A look at the astonishing practical stunt that sits at the heart of the Buster Keaton classic, The General.

No action film is complete without stunts.

Despite the greater use of CGI within the last decade or so, action franchises like John Wick are still relying on physical stuntwork to tell their story. But whilst these stunts can just appear as two trained professionals faking combat, it’s inevitably far more intricate, and likely more expensive, than it first appears.

Modern stunts may appear more groundbreaking than what came before. They may come across as flashy, and trying to outdo what came before. Furthermore, there’s always a touch of CG on offer to be added too, especially for expensive blockbusters. Sometimes it feels as though money is no object for bringing an action sequence to the screen.

Yet before this way of filmmaking came about, there was another infamous stunt that broke the bank in order to achieve something that was deemed impossible for the screen. This is the story of Buster Keaton’s The General and the train sequence that’s forever set to be the most expensive silent movie stunt ever.

Buster Keaton is one of the true silent Hollywood stars, with his short and feature work receiving restorations, honorary awards and profiles still today.

Keaton like many other silent comedians performed his own stunts in order to further guarantee that the audience would laugh. Having grown up as a vaudeville performer with his parents, he was used to throwing himself around the stage and so it made little difference when his theatre audience was replaced with a camera. Having perfected the art of slapstick, Keaton was named ‘the great stone face’ due to him remaining dead-pan no matter if he fell off a ladder or if his love interest rejected him.

Keaton thrived under the independent work of United Artists and his own Buster Keaton Productions. His mind didn’t work with meetings and documents; if he was stuck on an idea he’d delay shooting and have a game of brainstorm baseball. With fairly small budgets, Keaton would follow his contract and make several pictures a year. Whilst they weren’t all home-runs, Keaton carried on this chain of movie-making all the way through the 1920s until he got to The General, his most ambitious project yet.

Set during the civil war, the story was inspired by The Great Locomotive Chase, Keaton plays Johnnie Gray, a train engineer who embarks on a train chase when the love of his life Annabelle (Marion Mack) becomes a prisoner of Union spies. Running around 75 minutes long, The General is essentially one long stunt sequence, the silent movies’ Mad Max: Fury Road. His budget was now sitting around $750,000 (equating to around $11 million today), a figure that was regarded as ludicrous. However its budget could be clearly seen compared to his other movies and near the final act of the film, the aforementioned train scene takes place.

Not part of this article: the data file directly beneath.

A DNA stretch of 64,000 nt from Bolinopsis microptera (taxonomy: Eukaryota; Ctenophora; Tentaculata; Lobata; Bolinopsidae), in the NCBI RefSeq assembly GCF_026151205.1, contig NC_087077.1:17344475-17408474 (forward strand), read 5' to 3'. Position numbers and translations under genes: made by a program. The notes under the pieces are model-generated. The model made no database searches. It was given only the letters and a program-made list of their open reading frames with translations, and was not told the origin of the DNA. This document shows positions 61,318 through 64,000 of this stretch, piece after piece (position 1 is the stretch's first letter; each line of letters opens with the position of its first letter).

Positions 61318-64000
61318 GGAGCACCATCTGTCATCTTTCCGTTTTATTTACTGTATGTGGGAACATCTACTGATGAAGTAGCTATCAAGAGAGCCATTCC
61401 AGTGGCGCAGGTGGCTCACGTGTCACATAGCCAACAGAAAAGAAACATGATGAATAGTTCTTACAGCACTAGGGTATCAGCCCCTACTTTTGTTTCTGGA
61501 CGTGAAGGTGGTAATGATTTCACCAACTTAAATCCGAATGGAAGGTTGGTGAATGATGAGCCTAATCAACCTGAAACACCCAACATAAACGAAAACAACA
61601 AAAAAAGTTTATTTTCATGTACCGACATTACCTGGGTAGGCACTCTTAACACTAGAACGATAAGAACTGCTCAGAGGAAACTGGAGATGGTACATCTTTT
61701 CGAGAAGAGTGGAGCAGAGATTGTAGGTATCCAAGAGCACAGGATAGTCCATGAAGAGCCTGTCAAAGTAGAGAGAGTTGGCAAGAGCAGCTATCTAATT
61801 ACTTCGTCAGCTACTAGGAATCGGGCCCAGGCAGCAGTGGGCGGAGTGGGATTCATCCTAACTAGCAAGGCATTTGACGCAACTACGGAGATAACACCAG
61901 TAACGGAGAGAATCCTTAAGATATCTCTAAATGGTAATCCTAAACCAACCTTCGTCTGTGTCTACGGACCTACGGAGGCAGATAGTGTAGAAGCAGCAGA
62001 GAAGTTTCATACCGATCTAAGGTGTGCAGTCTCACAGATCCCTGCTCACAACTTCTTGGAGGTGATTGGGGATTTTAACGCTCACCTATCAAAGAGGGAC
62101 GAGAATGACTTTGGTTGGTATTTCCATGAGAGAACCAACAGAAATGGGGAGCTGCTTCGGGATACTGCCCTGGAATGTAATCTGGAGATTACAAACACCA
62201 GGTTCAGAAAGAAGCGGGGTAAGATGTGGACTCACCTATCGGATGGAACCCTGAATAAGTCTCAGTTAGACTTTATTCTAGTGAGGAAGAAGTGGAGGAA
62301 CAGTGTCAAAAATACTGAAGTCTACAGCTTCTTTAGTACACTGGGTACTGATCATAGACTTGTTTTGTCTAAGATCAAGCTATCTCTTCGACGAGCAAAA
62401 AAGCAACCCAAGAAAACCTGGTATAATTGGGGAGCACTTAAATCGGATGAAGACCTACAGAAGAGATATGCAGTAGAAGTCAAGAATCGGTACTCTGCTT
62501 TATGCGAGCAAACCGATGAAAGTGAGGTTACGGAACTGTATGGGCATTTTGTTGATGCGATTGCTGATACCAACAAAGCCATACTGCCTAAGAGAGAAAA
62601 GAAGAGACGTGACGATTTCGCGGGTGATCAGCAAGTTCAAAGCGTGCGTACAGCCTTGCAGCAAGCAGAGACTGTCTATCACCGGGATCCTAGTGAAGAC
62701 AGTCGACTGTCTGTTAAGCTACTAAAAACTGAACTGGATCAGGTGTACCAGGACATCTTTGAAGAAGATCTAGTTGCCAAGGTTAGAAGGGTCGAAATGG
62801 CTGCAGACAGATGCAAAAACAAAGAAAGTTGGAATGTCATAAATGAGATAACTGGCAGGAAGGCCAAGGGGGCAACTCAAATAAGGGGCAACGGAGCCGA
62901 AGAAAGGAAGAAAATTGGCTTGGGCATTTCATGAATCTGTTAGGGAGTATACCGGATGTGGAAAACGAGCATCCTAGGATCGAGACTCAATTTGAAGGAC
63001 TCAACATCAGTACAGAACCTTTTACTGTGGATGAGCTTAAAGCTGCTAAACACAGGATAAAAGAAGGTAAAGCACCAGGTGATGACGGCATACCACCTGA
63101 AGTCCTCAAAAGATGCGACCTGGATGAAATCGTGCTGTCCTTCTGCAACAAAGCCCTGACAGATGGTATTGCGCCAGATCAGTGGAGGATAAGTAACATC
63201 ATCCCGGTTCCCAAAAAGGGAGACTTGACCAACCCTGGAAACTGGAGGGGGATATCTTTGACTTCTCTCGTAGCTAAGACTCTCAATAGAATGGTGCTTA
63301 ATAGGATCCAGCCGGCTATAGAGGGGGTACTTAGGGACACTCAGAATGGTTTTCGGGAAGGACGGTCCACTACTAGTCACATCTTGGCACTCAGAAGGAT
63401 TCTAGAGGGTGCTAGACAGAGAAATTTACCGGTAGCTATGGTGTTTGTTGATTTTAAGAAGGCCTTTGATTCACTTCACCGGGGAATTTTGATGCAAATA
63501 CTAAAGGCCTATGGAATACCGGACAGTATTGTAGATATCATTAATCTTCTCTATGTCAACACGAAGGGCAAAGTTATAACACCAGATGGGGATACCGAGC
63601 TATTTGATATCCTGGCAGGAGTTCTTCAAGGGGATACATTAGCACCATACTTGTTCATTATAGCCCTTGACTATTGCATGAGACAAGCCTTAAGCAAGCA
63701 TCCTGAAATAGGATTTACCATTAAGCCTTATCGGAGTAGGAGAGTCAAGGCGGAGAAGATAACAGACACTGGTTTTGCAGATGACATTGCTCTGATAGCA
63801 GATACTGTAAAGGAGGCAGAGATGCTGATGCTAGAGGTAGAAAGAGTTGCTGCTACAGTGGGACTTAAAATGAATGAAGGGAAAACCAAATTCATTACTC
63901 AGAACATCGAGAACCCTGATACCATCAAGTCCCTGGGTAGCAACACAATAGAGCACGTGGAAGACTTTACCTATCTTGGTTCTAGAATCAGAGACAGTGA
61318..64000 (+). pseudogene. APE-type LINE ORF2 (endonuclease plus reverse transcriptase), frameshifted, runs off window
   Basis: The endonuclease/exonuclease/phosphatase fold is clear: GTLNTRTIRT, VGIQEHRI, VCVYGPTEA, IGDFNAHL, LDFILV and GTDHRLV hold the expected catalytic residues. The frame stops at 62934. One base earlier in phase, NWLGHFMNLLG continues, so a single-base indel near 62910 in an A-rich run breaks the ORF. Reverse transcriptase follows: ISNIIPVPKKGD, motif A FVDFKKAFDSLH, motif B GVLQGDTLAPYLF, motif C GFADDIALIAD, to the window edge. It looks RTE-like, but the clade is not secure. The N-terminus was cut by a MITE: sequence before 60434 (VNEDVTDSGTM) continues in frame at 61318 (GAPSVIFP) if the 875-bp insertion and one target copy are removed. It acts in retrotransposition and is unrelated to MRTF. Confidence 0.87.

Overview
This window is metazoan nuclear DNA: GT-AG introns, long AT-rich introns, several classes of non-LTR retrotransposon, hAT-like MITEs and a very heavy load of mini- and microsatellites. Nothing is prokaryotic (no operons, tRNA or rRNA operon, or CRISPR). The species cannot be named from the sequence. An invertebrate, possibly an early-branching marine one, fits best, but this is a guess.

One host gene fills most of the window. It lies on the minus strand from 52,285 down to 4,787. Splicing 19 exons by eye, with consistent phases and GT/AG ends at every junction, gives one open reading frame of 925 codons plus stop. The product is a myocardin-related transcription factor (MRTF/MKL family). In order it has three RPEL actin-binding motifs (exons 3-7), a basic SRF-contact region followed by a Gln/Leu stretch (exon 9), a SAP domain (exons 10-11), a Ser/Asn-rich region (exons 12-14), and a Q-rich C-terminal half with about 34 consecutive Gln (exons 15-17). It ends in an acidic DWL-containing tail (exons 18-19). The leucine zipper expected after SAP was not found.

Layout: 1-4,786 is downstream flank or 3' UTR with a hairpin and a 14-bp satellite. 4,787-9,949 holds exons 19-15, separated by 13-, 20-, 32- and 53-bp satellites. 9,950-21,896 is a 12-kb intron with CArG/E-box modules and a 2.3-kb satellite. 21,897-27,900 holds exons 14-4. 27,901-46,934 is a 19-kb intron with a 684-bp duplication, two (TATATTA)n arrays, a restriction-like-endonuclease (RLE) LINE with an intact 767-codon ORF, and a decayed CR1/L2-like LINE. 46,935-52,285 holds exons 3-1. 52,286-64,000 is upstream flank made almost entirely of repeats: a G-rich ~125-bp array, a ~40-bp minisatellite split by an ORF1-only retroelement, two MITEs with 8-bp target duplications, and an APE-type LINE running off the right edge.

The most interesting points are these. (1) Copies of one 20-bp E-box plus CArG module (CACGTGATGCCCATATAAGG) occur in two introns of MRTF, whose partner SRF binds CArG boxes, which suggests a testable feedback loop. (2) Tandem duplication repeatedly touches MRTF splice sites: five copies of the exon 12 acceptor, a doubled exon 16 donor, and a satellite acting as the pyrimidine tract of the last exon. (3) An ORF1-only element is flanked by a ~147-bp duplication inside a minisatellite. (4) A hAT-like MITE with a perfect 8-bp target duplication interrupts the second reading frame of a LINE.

After saving Annabelle and heading back to warn the south of the Union’s plans, Johnnie now finds himself fending off his pursuers. When he reaches friendly lines, he warns the Confederates of the impending attack and they rush to defend the bridge by burning it. When the pursuing locomotive drives onto the burning bridge, it collapses causing the entire train to fall into the river. Shot on July 23, 1926, this train collapsing equated as the most expensive shot in film history thus far. Costing a grand whopping $42,000, Keaton had six individual cameramen cranking the cameras to get coverage. There was no chance of affording a new bridge or a new locomotive; this one take had to be perfect. And it was.

Here’s a video explaining it a little more…

The General further demonstrated Keaton’s attempt at taking risks. He thought he had his best picture yet. But the public and critics told him he had a flop and the film made only around $800,000 in return. In order to avoid distributors and companies losing any more money, Keaton was now given a production manager to keep an eye on costs. Always the creative however, Keaton found a way to up his stunt from before. Whilst working on Steamboat Bill, Jr. Keaton is involved in a stunt where the entire front of a house falls and collapses on him, but the house just misses him due to a well-placed window. Shot in one take again, the clearance around Keaton’s head and shoulders was about two inches, any further off and he would have been killed instantly by the house which weighed around two tonnes.

Again though, Keaton’s work was regarded as a flop and the dangerous risks he had made to find a laugh were worth little at the box office.

This would be the turning point in Keaton’s career causing the eventual downfall of his time in Hollywood. No longer receiving funding for his independent features and with the sound era now coming to fruition, Keaton signed a grand contract with Metro-Goldwyn-Mayer [MGM], a studio system that would severely limit his creative input. Later calling it the worst decision of his life, and ignoring advice from lifelong friend Charlie Chaplin who described their studio as like “having too many cooks in the kitchen,” Keaton was desperate to keep continuing his craft and unfortunately the gamble didn’t work out.

During the 1920s, many people would have been outraged to see that much money being spent on a moving picture. Keaton was ahead of the pack and knew the direction in which Hollywood and American movies were heading. His stunts may have not been received well at the time but today his movies are regarded as masterpieces, with the American Film Institute ranking The General as one of the greatest movies ever made.

Wise to remember that stunts are not just a call to one-up the competition, but an element of movies that should be synonymous with cinematography or sound. Stunts enhance storytelling and there is no better proof of this than Buster Keaton.

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